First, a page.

Insolvency administrator Henning Schorisch had signed the contract last Sunday. As part of a “transferred restructuring process”, Hanwha Group takes over 1,250 employees out of a total headcount of roughly 1,550 as well as most parts of the total Q.CELLS Group: in Germany, this pertains to the site in Bitterfeld-Wolfen with solar cell and solar module research, development and production as well as the administration site in Berlin; abroad, to the production site in Malaysia with an unchanged number of about 500 employees as well as some international sales companies. The integration will mainly lead to job cuts in Q.CELLS’ administration division, as there is considerable overlap with the organisational structure of the Hanwha Group.
The purchase price is composed of the takeover of operational liabilities in the lower triple-digit millions as well as a cash component in the mid double-digit millions, while the cash component depends on the volume of additional liabilities that will have to be taken over. The purchase agreement is still subject to the approval of the relevant anti-trust authorities. The transaction is managed by Deloitte & Touche Corporate Finance GmbH as the exclusive M&A consultant for both, the insolvency administrator and the company.
“In the current macroeconomic and political environment, which is extremely difficult for Q.CELLS, it is a great success that we managed to maintain not only research and development, but also the production capacities at the Bitterfeld-Wolfen site,” Schorisch emphasised today at the Q.CELLS headquarters in Bitterfeld-Wolfen. “While I regret the fact that there are certain job losses, I am very happy that Q.CELLS has found a strong partner in Hanwha, who has the necessary means to provide company, brand and staff with long-term perspectives again.”
Through the takeover of Q.CELLS, Hanwha plans to expand its position as one of the globally leading players in the photovoltaic industry. Hanwha is one of the largest South Korean corporations with sales of USD 31.6bn in 2011. The company operates in various sectors, such as the chemical industry, insurances, banking, engineering, pharmaceuticals and construction. With its Chinese subsidiary Hanwha SolarOne, for example, the group is already active in the field of photovoltaics.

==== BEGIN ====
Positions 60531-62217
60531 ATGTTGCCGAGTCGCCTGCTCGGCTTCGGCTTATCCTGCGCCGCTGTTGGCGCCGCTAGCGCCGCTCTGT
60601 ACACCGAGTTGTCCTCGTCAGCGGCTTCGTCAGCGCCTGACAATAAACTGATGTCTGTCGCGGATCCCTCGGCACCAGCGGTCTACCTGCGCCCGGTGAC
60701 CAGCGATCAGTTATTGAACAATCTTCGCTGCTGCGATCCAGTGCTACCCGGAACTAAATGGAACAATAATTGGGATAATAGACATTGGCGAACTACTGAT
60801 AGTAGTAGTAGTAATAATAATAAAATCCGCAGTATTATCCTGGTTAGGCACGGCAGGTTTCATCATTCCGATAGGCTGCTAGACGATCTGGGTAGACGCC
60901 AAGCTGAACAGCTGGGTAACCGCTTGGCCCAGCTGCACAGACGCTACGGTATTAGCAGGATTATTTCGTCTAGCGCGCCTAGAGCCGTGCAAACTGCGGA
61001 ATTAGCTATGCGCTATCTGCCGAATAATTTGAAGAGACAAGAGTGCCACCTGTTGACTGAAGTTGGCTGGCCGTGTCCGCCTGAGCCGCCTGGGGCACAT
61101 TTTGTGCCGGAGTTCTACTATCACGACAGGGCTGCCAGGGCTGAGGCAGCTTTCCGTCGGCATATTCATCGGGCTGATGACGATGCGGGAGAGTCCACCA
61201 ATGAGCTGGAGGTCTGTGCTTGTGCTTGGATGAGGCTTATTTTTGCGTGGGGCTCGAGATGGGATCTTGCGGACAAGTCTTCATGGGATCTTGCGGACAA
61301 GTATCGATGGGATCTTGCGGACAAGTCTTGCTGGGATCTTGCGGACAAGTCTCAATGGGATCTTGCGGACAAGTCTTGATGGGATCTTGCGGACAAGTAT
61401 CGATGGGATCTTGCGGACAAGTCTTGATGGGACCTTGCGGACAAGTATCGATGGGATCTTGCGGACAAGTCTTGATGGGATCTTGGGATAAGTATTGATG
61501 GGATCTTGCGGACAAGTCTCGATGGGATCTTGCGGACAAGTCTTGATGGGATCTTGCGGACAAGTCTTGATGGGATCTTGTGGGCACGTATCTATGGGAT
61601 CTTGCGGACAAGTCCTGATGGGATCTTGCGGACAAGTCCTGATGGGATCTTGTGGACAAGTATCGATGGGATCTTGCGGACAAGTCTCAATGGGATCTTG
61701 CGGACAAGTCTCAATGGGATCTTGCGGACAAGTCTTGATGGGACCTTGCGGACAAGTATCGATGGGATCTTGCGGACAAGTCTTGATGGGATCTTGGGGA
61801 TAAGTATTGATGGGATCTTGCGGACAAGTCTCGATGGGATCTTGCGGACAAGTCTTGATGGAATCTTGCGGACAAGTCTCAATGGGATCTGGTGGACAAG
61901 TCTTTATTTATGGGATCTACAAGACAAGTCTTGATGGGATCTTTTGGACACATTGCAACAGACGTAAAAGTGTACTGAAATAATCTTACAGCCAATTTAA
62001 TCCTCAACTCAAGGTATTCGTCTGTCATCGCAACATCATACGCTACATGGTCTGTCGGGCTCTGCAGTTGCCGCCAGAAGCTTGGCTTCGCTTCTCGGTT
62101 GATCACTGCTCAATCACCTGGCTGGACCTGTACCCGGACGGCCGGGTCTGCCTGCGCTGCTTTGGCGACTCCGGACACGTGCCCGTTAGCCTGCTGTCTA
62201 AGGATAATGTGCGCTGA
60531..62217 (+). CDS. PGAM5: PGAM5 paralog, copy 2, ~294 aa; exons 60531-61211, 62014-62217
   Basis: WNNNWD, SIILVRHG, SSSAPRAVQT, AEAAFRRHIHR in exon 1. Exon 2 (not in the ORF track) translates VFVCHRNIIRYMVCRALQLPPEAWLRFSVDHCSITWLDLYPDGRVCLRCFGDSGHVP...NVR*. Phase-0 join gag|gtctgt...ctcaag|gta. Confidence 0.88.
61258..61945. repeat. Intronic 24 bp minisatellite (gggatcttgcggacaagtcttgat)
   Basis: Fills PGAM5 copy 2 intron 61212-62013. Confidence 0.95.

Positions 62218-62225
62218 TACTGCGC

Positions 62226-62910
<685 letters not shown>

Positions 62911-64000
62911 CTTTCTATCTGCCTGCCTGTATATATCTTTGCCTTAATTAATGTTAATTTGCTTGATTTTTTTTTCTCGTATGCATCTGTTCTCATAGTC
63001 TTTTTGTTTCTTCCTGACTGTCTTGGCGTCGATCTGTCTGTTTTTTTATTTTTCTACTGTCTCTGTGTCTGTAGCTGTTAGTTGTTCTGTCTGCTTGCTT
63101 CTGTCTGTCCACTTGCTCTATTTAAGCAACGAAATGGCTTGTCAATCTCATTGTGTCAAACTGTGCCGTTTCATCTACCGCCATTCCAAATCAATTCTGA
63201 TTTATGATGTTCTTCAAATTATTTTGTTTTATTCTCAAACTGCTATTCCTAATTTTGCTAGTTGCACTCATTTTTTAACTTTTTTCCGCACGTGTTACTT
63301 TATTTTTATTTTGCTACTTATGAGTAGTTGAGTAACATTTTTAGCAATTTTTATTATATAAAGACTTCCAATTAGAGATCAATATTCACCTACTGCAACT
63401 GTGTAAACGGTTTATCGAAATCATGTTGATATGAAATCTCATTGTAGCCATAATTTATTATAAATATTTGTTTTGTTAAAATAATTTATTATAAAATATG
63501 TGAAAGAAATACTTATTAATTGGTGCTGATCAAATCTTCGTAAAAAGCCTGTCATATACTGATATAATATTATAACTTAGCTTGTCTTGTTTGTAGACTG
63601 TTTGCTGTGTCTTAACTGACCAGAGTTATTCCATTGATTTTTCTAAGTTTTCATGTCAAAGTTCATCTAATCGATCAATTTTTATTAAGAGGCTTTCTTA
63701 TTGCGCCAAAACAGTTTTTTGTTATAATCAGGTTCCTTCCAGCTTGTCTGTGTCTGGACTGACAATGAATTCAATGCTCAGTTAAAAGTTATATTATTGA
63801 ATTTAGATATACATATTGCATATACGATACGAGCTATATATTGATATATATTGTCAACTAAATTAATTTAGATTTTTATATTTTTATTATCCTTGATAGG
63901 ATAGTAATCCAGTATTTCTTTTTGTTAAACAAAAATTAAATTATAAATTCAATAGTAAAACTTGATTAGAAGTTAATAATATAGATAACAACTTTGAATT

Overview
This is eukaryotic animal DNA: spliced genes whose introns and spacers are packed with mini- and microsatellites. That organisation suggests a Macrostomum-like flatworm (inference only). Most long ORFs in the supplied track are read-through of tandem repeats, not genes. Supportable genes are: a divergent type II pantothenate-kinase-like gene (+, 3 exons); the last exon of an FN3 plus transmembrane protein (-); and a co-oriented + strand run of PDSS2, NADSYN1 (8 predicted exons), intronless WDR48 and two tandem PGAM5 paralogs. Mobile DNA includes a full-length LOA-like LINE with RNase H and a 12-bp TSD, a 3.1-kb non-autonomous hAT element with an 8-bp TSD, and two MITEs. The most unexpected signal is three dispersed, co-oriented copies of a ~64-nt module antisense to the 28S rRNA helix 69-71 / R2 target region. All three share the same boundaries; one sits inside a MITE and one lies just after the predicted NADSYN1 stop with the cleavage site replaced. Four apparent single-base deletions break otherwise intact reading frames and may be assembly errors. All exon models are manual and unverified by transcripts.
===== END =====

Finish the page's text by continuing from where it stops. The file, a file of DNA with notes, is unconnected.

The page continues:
Schorisch praised again the enormous commitment of Q.CELLS’ employees. “The value of the company and of the Q.CELLS brand is based on the expertise and loyalty of its employees,” he said. “The successful sale would not have been possible, if people would have abandoned the company during these difficult times. I naturally regret all the more that it was not possible to take over everyone.” Schorisch also thanked the management and stressed that the Q.CELLS management board acted professionally at all times, showed great loyalty and contributed with all their strength towards maintaining the company until the very end.
Schorisch has already started negotiations with the works council on reconciliation of interests and a social plan because of the required staff adjustments. Moreover, the insolvency administrator has already raised the prospect of funds to establish a re-employment and training company where those employees affected will be able to receive training and support with finding new jobs.
Q-Cells SE had filed for insolvency on 3 April 2012. In the months prior to this date, the legal basis for the planned financial restructuring fell away due to a decision made by the Oberlandesgericht Frankfurt (Higher Regional Court, Frankfurt/Main). The insolvency administrator Henning Schorisch from the law firm hww wienberg wilhelm had managed very quickly to stabilise business operations to an extent that no redundancies were necessary during the insolvency proceedings. Moreover, he had immediately started to look for investors.
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